Spammers Trying To Regain Control Over Cut Off Spam Bots
from the the-battle-is-on dept
Last week, there was a lot of attention over the shutdown of McColo, a hosting company that was apparently used by a huge number of spammers to control some of the largest zombie botnets out there. While we were initially skeptical of just how big an impact this had (the press and some antispammers have “cried wolf” way too many times in the past on the impact of shutting down certain spam operations), the evidence in the days that followed suggested, indeed, that an awful lot of the world’s spam was controlled via McColo. The Washington Post, which kicked off the shutdown by presenting evidence of McColo’s spam connections to its upstream providers, is now digging deeper into how the whole operation worked.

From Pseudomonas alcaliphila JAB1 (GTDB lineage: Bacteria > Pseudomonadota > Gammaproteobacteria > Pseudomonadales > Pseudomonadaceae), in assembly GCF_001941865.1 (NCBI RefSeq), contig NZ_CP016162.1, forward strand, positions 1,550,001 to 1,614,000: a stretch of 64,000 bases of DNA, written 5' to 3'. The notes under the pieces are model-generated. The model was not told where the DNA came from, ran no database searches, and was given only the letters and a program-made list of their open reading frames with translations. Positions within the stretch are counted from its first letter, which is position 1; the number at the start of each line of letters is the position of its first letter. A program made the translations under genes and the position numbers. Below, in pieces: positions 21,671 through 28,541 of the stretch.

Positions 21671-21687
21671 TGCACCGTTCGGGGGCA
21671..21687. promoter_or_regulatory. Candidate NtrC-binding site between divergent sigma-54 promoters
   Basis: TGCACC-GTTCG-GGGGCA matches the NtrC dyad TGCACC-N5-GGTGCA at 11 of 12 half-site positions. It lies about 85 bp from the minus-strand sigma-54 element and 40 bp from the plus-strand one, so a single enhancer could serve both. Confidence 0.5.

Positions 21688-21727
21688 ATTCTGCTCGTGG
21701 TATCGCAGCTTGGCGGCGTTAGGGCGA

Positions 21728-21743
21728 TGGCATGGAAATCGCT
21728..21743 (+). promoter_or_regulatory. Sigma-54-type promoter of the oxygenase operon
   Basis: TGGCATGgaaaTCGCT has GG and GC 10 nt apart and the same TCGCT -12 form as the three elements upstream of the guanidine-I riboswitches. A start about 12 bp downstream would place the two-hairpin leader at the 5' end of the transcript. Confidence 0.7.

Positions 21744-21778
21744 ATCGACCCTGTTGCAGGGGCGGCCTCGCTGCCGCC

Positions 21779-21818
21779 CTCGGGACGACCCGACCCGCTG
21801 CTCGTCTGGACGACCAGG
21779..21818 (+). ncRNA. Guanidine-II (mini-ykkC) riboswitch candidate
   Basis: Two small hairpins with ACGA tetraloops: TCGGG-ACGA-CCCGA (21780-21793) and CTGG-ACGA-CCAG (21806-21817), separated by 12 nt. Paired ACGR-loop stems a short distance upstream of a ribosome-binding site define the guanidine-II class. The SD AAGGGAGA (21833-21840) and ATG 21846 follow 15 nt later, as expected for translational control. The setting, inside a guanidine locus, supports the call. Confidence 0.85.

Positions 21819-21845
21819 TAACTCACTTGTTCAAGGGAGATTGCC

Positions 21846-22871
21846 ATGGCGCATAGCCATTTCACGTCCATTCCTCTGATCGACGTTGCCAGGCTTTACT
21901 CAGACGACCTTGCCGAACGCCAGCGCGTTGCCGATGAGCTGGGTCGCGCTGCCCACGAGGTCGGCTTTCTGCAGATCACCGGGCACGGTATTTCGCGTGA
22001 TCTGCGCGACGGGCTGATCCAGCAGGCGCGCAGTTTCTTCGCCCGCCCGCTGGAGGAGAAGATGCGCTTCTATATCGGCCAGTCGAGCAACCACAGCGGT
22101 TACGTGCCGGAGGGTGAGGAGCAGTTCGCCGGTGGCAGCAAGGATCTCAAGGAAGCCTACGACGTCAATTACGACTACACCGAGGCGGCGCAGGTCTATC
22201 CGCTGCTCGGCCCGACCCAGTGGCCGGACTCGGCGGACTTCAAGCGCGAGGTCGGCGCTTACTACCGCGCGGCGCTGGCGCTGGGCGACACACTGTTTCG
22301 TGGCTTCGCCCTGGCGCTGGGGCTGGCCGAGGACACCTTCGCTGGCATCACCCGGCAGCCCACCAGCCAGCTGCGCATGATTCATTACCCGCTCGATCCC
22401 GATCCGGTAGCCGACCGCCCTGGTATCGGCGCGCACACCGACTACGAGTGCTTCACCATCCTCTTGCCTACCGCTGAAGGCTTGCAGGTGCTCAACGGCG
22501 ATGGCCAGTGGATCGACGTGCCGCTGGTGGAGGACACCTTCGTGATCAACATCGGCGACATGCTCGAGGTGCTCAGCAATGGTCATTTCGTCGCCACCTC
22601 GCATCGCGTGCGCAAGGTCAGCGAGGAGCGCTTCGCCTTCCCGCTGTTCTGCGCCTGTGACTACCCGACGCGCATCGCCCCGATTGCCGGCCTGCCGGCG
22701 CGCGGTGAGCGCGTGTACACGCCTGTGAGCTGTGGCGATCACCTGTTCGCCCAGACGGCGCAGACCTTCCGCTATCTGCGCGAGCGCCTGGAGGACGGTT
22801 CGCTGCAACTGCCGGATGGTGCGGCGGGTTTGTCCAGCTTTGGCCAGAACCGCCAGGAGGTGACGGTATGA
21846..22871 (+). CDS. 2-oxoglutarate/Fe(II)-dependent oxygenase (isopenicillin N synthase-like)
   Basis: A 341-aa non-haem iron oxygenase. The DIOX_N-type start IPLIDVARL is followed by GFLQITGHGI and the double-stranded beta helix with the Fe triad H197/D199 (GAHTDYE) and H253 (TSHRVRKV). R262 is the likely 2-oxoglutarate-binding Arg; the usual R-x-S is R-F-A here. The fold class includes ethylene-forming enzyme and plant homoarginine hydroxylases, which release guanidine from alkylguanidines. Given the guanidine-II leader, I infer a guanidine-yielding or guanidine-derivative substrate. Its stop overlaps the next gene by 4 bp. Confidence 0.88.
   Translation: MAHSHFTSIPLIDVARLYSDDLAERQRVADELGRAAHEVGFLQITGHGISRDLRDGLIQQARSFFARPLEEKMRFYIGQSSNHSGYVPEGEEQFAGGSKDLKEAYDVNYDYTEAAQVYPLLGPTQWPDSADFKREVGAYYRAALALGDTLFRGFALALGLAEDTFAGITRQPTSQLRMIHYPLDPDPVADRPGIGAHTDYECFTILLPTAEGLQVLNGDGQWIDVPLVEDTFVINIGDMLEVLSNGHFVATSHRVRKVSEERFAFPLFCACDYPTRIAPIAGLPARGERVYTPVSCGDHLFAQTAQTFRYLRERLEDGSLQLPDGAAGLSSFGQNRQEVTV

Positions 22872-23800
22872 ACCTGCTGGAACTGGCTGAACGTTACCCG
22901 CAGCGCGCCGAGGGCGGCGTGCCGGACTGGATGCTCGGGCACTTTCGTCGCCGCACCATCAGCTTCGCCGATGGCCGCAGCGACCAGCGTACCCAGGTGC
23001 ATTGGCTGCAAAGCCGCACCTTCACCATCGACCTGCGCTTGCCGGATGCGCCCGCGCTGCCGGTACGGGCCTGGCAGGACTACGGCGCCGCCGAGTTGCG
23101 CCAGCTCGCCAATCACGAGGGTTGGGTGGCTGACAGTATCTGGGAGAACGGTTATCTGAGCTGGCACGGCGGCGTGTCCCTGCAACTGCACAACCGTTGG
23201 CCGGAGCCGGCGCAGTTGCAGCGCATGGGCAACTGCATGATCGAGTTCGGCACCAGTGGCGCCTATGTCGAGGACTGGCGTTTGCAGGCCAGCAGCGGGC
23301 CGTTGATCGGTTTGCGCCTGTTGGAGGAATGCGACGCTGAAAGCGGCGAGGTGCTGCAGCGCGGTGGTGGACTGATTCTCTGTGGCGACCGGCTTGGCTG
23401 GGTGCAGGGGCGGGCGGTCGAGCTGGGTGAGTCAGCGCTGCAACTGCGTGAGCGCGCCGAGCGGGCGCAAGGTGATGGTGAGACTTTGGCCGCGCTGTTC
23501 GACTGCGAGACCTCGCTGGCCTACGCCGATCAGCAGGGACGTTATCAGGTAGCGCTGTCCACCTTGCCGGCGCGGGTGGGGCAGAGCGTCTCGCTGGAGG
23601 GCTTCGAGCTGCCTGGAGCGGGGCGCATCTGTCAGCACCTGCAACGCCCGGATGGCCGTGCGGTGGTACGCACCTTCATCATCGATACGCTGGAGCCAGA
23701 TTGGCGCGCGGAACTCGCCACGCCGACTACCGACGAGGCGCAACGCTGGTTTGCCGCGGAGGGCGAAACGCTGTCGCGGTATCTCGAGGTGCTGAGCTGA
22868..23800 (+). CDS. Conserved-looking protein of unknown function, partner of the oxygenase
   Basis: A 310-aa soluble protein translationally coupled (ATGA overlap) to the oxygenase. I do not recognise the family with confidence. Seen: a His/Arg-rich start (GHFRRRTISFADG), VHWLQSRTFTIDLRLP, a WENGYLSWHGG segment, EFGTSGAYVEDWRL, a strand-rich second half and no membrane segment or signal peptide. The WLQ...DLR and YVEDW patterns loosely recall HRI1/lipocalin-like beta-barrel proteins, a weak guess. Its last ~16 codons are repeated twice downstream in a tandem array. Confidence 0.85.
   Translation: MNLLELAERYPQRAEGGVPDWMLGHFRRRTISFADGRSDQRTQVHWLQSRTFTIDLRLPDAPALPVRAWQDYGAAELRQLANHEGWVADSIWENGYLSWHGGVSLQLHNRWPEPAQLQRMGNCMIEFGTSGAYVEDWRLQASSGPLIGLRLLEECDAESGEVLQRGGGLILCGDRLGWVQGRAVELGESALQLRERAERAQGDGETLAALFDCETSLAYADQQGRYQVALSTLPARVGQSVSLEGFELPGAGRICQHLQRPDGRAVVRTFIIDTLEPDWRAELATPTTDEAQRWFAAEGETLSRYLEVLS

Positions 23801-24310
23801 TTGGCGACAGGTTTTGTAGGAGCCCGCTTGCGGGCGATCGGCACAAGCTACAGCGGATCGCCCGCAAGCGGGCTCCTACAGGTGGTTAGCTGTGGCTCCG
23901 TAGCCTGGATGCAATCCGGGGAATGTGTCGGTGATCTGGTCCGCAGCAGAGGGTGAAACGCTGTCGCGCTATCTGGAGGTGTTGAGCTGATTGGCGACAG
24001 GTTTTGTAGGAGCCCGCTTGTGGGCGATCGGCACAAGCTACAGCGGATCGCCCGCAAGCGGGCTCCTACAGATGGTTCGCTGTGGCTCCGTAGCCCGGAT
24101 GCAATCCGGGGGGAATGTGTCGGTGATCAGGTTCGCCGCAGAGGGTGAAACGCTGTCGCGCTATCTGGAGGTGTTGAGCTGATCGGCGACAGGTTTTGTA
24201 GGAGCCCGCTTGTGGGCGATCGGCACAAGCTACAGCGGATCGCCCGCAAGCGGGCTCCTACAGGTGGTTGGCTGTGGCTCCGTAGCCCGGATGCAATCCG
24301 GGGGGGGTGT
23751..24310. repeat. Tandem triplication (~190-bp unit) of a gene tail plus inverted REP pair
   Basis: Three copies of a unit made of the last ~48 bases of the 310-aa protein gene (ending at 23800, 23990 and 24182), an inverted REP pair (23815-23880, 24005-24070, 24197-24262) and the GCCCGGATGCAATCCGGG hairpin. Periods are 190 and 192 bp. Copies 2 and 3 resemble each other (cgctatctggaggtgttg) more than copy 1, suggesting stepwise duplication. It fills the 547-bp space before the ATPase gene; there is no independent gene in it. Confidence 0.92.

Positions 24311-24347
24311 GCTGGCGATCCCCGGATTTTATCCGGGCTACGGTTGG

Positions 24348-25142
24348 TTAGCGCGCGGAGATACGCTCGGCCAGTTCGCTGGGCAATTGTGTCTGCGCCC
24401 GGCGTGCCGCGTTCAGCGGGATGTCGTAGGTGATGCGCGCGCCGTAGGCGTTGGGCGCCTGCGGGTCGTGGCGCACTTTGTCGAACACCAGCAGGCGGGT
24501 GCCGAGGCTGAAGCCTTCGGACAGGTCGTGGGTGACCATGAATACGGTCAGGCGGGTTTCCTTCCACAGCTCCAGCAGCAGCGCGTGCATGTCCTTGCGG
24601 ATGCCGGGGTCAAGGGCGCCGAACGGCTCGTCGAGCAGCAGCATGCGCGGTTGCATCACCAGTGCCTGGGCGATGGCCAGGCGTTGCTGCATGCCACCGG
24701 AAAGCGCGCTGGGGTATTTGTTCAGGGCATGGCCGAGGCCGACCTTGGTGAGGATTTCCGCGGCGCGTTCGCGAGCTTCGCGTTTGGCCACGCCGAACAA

Burying the lede a bit, the article notes that McColo actually came back online briefly this past weekend, and apparently spammers very quickly worked to transfer data to Russian servers while trying to update various botnets to take commands from those servers, rather than the cut off McColo servers. There’s some speculation that McColo tried to time the reconnect to weekend hours when most working stiffs wouldn’t notice. However, Swedish telco TeliaSonera, who provided the connection (thanks to an old agreement the two firms had) pulled the plug within hours of being notified.
It’s also worth noting that McColo hasn’t made any public statements since this whole situation came about, which certainly raises questions about how much the folks who ran the company knew about how their network was being used. Even though it sounds like spammers may not have been able to regain full control over their botnets, it seems likely that they did regain some control, and spam levels are likely to get back to where they were in rather short order.